The Philippine labor market boomed to a new high as the rate of employment increased in October 2016, according to the National Economic and Development Authority (NEDA). The Philippine Statistics Authority’s Labor Force Survey (LFS) for October 2016 showed that employment rate rose to 95.3 percent to reach 41.7 million Filipinos employed. This rate is highest among the results in all of the previous October rounds of the LFS since 2006.
“This means that the growth of our economy is becoming more inclusive as it engages more and more Filipinos to participate in the labor market,” said Socioeconomic Planning Secretary Ernesto M. Pernia.
The services sector remained the top employment contributor with a share of 54.9 percent or 22.9 million of the total employed. The industry sector, meanwhile, accounted for 17.2 percent or 7.2 million of the total employed in October 2016, driven largely by strong growth in manufacturing and construction.
Likewise, unemployment rate in the country dropped further to 4.7 percent, the lowest rate recorded in the past decade.
“With the decrease of unemployment in October 2016, our implied full-year unemployment rate will be 5.5 percent, exceeding the government target for 2016 of 6.5 to 6.7 percent,” he added.
Moreover, the unemployment rate among the youth continued to decline in October 2016 at 11.6 percent, also a record low for all October rounds of the LFS since 2006. Likewise, the share of inactive youth—those who are neither studying nor employed—has consistently been declining in the past four years and has dropped to 20.5 percent in October 2016.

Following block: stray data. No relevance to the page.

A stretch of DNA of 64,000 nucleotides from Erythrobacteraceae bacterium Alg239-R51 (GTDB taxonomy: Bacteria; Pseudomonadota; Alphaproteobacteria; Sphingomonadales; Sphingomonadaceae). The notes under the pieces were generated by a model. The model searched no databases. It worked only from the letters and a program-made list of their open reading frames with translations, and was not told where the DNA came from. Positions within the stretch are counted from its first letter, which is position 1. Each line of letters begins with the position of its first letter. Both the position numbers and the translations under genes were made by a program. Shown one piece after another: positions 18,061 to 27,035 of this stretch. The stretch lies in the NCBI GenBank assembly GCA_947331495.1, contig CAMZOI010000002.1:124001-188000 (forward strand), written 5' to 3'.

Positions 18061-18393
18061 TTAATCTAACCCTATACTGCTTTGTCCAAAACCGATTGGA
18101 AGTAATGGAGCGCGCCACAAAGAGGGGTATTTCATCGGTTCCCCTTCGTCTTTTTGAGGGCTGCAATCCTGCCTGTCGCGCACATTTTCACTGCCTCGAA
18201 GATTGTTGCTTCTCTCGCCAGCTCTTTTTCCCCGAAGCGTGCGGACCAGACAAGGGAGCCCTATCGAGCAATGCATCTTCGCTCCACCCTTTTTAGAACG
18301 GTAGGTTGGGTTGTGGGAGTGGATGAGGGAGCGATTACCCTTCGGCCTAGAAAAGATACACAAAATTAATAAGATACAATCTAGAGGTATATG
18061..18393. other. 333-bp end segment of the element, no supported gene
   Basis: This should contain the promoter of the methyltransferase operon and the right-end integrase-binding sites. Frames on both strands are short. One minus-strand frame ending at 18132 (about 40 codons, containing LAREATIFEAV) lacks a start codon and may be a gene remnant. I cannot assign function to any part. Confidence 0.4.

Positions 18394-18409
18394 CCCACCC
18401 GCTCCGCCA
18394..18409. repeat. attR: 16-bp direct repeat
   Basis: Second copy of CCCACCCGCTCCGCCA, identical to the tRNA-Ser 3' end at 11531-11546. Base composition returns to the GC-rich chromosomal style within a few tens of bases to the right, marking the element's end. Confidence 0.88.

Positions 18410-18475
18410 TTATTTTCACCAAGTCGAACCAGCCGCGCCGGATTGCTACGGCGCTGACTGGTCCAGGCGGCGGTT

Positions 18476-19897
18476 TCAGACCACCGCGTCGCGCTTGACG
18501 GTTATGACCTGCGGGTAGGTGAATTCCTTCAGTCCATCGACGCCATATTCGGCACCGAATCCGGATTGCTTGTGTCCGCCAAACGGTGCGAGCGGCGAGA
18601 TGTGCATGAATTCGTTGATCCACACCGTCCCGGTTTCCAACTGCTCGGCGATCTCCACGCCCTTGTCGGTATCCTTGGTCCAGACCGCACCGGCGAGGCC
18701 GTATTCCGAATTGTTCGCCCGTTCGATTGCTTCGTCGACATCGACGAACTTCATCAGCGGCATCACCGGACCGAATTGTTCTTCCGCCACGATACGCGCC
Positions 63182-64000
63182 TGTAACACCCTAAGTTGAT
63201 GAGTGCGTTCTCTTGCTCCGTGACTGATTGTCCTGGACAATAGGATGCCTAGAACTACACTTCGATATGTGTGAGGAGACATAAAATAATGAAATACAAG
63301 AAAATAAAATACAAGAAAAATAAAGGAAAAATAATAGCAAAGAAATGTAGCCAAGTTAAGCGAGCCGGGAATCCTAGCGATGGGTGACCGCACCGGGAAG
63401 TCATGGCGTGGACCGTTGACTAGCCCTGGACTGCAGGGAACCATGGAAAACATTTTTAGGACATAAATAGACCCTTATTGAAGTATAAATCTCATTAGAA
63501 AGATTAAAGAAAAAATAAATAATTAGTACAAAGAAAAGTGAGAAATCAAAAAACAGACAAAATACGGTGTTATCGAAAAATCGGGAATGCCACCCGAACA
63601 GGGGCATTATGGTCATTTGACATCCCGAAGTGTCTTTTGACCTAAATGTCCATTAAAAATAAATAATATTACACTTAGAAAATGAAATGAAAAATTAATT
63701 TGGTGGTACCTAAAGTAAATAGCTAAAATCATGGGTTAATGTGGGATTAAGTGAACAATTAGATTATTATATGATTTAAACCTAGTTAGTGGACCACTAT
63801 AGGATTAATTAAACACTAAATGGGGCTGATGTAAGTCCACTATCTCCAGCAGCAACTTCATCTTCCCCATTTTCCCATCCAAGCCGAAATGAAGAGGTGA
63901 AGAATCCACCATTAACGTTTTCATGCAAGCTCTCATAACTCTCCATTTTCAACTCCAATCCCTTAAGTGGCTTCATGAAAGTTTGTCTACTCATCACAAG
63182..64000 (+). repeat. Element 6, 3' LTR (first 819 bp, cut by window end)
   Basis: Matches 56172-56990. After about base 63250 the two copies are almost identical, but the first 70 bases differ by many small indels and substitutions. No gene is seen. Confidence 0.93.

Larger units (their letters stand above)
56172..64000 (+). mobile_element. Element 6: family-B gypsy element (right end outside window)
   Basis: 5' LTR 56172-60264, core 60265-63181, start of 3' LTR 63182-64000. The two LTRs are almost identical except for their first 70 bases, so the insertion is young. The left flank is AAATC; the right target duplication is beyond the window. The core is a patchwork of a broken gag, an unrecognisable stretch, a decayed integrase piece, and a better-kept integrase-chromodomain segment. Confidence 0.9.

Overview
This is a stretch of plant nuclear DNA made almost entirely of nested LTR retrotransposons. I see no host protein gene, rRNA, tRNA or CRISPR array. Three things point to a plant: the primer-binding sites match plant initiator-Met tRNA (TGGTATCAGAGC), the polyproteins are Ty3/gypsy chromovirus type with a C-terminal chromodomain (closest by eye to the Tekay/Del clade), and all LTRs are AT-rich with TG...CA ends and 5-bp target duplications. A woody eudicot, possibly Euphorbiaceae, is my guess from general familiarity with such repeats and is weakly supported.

“While this shows progress, it is important to note that the unemployment rate of the youth is still more than twice the national unemployment rate and thrice the unemployment rate of 25 to 54 age group. This shows that we need to equip our youth with the right skills and experience to be able to compete with seasoned workers,” said Pernia.
On the other hand, underemployment increased to 18.0 percent in October 2016, making the full-year 2016 underemployment rate of around 18.4 percent. Underemployment was prevalent among those working in private households and those employed in family business. NEDA